Two-thirds of prison inmates are undertrials
New official data show that two of every three persons incarcerated in India have not yet been convicted of any crime, and Muslims are over-represented among such undertrials.
Despite repeated Supreme Court orders on the rights of undertrials, the jails are filling ever faster with them, shows Prisons Statistics for 2013 released by the National Crime Records Bureau. The number of convicts grew by 1.4 per cent from 2012 to 2013, but the number of undertrials shot up by 9.3 per cent during the period.
Men make up 96 per cent of all prison inmates. Nearly 2,000 children of women inmates live behind bars, 80 per cent of those women being undertrials.
A sharp increase in the number of undertrials charged with crimes against women contributes to the rise in the number of all undertrials. The number of those incarcerated on charges of rape rose by over 30 per cent from 2012 to 2013, and the number facing charges of molestation grew by over 50 per cent. The number of men convicted of rape rose dramatically too, by 16 per cent — the biggest increase among major sections of the Indian Penal Code.
Undertrials are younger than convicts — nearly half are under the age of 30 and over 70 per cent have not completed school. Muslims form 21 per cent of them. On the other hand, 17 per cent of those convicted are Muslims.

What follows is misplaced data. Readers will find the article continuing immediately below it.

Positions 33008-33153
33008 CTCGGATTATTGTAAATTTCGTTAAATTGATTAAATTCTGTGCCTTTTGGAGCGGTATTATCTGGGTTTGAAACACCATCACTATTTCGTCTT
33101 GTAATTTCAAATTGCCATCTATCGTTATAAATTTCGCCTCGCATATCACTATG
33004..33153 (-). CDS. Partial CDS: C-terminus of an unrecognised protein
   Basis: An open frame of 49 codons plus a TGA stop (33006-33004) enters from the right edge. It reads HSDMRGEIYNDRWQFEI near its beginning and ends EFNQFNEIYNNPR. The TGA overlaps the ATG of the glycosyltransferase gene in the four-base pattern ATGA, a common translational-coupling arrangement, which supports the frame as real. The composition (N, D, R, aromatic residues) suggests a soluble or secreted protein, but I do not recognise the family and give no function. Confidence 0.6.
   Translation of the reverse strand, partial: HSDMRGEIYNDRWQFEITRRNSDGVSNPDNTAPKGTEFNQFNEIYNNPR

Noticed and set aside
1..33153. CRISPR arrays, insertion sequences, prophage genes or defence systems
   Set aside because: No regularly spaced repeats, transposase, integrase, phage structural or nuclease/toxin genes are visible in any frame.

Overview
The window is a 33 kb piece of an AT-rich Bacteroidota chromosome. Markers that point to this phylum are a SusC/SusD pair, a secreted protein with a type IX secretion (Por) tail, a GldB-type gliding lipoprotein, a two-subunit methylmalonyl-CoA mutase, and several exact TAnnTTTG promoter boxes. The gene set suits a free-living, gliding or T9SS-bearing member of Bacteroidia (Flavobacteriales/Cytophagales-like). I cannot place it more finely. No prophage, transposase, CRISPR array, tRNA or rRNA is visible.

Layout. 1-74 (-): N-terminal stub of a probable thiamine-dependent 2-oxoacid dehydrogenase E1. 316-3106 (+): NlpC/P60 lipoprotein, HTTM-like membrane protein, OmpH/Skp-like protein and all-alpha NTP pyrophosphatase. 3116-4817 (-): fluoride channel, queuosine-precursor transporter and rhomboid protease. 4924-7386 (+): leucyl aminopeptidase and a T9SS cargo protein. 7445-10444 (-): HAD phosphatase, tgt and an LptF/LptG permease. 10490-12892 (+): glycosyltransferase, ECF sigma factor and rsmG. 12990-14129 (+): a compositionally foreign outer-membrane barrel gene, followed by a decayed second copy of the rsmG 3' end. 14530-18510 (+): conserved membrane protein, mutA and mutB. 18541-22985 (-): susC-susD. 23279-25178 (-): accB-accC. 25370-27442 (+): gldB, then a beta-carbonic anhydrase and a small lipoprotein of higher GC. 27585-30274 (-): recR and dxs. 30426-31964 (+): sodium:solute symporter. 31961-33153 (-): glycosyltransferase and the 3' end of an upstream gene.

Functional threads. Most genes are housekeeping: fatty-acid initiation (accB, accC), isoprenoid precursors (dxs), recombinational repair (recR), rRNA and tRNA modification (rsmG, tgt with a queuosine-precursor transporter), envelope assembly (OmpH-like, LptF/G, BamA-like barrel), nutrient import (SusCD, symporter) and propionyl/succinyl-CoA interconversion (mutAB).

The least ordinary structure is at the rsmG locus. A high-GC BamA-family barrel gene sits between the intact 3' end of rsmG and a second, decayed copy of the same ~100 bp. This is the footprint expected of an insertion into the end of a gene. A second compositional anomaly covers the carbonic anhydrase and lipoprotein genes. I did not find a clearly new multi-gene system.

These numbers point to a failure of the delivery of justice, and it also appears that the system is unequally unjust. The disproportionate presence of members of the Scheduled Castes and Scheduled Tribes and Muslims among undertrials points not simply to a technical breakdown but also to the increased vulnerability of these groups.
Among the 2.8 lakh undertrials, over 3,000 have been behind bars for over five years. Between them, Uttar Pradesh and Bihar are home to 1,500 of those undertrials. Most undertrials — 60 per cent of them — have, however, been behind bars for less than six months. While most States have a little over twice as many undertrials as convicts, Bihar has a staggering six times as many.
The NCRB numbers also provide the only insight available into the number of people on death row; at the end of 2013, 382 persons had been sentenced to death and were awaiting either legal relief or the execution of sentence.
Sources: The Hindu.
7 new frog species reported from Western Ghats and Sri Lanka
A team of researchers from India and Sri Lanka has discovered seven new species of Golden-backed frogs in the Western Ghats-Sri Lanka global biodiversity hot spot, throwing new light on the highly-distinct and diverse fauna in the two countries.
The results show that the frogs in Sri Lanka and those in India belong to distinctly different species. It was earlier believed that some of the Golden-backed frogs ( Genus Hylarana ) found in the two countries were of the same species.
The team, led by Delhi University’s Prof used DNA techniques and morphological evidence as tools to identify species and understand the frogs’ distribution.
The survey yielded 14 distinct Golden-backed frogs, with seven new species, including one ( Hylarana serendipi ) from Sri Lanka. Of the six new species from the Western Ghats, four ( H. doni, H.urbis, H.magna and H sreeni ) are found in Kerala and one each in Karnataka ( H. indica ) and Maharashtra ( H.caesari ).